Less Competition + More Fun = Physical Activity for Everyone
Intramurals welcome all students into the game!
When it comes to competitive sports, some kids just get left behind. “If you’re not playing for a club team by age eight or ten, you’re rarely going to make the high school basketball team because you don’t have the skills and experience,” explains Steve Friesen, a retired teacher, Ophea’s Raise the Bar Consultant and the founder of the original Raise the Bar (RTB) program. “In the school team structure, we see the same kids, season after season and year after year.”
Ophea believes that daily physical education and access to physical activity and sport is a fundamental right for all students in Ontario. And when it comes to getting everyone active, intramurals can be a real game changer. These activities—which take place in schools during breaks—don’t require tryouts. What’s more, if executed purposefully, they not only allow everyone to participate, they can also foster student leadership and create a strong sense of belonging. 
Intramurals are for everyone.
According to the 2018 ParticipACTION Report Card, only 35% of 5- to 17-year-olds are meeting recommended physical activity guidelines. This can take a toll on their physical health and can also affect mental and emotional well-being. Intramurals are a powerful antidote.
“When you’re running a strong intramurals program, the gym becomes one of the busiest places in the school,” says Friesen. “Students feel more included. It gives them a sense of attachment and something to look forward to. Belonging to something changes everything.”
Student voice, choice and involvement are key.
To help schools harness the benefits of intramurals, Ophea is proud to be re-launching the Raise the Bar Intramural Program, with new content, a 4-step process and a brand-new website. To ensure the refreshed program supported the involvement of all students, insight and guidance was provided by the Canadian Association for the Advancement of Women and Sport and Physical Activity, the Canadian Centre for Gender and Sexual Diversity, CIRA-Ontario and the Students Commission of Canada.
“When schools register for this free program, they gain access to ready-made, easy-to-use resources,” says Joanne Walsh, lead writer, and former Health & Physical Education Coordinator, Halton District School Board. The Raise the Bar Intramural Program guides intramural organizers through four steps. The first is to establish a committee. This group must include a staff adviser. From there, it should ideally be made up of students who reflect the diversity of the school.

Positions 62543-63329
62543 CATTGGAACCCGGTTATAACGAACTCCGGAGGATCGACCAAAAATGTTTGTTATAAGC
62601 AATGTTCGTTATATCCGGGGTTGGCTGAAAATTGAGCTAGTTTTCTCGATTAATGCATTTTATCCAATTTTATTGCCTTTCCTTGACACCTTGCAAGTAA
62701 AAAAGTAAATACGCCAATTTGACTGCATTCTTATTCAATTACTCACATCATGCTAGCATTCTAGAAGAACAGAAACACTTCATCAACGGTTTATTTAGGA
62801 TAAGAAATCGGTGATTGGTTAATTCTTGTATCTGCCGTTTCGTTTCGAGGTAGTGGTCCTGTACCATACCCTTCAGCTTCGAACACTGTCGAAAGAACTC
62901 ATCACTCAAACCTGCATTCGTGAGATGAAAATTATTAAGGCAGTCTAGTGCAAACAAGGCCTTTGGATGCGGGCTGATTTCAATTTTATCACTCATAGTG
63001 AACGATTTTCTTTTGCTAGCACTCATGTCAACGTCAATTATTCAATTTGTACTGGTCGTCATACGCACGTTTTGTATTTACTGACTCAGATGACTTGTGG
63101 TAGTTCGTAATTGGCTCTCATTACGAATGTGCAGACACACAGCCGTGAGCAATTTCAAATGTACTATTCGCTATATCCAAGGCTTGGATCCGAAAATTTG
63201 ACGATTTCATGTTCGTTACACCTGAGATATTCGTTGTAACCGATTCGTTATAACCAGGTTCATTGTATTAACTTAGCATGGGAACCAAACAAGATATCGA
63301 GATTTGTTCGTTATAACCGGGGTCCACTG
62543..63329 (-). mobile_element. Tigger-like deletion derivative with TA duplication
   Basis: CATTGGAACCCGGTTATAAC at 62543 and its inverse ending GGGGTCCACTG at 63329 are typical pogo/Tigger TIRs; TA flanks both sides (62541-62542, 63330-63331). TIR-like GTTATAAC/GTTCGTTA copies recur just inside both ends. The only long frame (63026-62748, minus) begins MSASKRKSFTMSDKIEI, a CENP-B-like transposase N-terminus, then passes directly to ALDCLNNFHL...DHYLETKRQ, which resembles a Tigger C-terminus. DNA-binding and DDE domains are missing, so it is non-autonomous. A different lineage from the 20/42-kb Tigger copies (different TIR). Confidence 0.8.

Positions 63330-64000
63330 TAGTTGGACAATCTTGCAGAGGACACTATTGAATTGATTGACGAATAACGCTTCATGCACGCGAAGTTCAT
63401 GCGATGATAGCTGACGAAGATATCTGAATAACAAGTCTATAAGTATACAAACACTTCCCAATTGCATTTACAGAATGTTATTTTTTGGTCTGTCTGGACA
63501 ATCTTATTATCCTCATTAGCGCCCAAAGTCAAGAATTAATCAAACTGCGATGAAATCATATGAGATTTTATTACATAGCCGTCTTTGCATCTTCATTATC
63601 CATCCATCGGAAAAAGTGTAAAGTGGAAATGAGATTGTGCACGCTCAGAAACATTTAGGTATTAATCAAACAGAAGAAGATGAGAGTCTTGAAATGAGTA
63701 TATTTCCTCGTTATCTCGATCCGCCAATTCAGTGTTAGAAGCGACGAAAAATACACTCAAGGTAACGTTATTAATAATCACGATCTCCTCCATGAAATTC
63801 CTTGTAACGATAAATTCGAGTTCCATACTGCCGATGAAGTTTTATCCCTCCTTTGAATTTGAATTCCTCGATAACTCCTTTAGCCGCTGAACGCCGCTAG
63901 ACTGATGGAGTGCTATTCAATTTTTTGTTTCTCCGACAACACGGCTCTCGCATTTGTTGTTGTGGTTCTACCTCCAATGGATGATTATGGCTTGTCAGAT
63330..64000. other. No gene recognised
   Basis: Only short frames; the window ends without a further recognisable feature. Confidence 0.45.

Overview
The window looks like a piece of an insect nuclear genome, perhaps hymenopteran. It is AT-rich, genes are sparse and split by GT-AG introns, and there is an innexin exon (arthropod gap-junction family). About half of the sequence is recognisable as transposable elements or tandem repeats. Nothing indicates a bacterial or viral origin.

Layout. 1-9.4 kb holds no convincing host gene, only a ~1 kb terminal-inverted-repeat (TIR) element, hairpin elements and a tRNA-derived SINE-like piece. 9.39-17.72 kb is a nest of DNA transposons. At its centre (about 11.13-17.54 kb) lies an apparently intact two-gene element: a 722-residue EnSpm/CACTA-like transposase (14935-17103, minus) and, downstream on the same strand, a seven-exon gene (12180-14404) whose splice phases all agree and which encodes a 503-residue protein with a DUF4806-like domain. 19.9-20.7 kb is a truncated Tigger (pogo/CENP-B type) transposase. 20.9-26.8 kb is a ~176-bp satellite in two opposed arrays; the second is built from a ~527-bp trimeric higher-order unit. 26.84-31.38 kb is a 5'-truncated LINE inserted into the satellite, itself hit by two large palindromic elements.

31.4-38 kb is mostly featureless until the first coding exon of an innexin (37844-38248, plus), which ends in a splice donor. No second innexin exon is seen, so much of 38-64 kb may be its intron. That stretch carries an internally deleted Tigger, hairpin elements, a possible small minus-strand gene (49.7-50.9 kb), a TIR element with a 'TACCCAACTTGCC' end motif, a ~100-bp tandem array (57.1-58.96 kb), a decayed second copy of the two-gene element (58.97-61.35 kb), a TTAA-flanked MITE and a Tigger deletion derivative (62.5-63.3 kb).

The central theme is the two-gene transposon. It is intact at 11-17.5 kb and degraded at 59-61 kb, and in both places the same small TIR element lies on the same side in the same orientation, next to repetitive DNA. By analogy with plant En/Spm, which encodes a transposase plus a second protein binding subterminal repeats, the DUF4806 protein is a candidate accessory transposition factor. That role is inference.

Once assembled, the group moves on to step two: identifying needs and assets. This involves looking at the equipment and space that’s available and deciding what types of activities to run.
At this stage, Walsh advises that committees approach groups who don’t tend to participate in intramurals for feedback.
To positively impact the physical and mental health of the student population, intramurals must proactively engage underrepresented/underserved students. “When you find a population who isn’t involved, it’s important to listen to their voices and to be innovative and creative about what kinds of activities would address their needs,” says Walsh. “Not what we think will draw them in. Let’s find out for sure.” This can be accomplished through surveys or—better yet—by including members of these underserved communities on your committee.
Intramurals can be so much more than floor hockey and basketball!
Change takes change. If you run new and varied activities, you’re much more likely to attract new participants. Depending on student interests, the committee might choose to run fitness-based activities, or variations on traditional games that introduce rules or equipment that level the playing field.
For example, at Friesen’s former school, flickerball—a combo of football and basketball—always drew a crowd. “When the football hits the ground it tends to bounce, which leaves a lot to chance and hustle,” he says.
Student leadership creates sustainability.
Aside from being the surest path to a successful, well-attended program, student leadership creates sustainability. After all, educators are busy. And while they must be there to supervise, students are more than capable of scheduling activities, officiating games, marketing the program, taking out and putting away equipment and more. In step three, students continue to take the lead as they develop and implement their action plan.
“They’re really sharing that responsibility and workload and developing those important life skills we want all students to learn,” says Walsh.
Monitor, reflect and repeat!
Is your program having the impact you intended by getting more students active? Step four involves evaluating outcomes, identifying what works and what doesn’t, and updating plans for the following year. This step is also a great opportunity to acknowledge the contributions committee members have made.
Get in the game by signing up now.
Registration for the Raise the Bar Intramural Program is open for this school year until May 31, 2019. Each participating school will have the opportunity to be recognized by Ophea with a certificate of participation.
“There are really valuable tools in the program that a first-time intramural organizer can use to help guide them through the process and consider everything,” says Walsh. “And there are other nuggets for people who are already familiar with running intramurals and want to go deeper with delivering that quality program too.”
 "Copenhagen Consensus Conference 2016: children, youth, and physical activity in schools and during leisure time." British Journal of Sports Medicine 50, no. 19 (2016): 1177-78.
 Canada. Ontario. Ministry of Education. Re-issued 2018 H&PE elementary Curriculum Revised Edition (Toronto: Ontario Ministry of Education, 2018).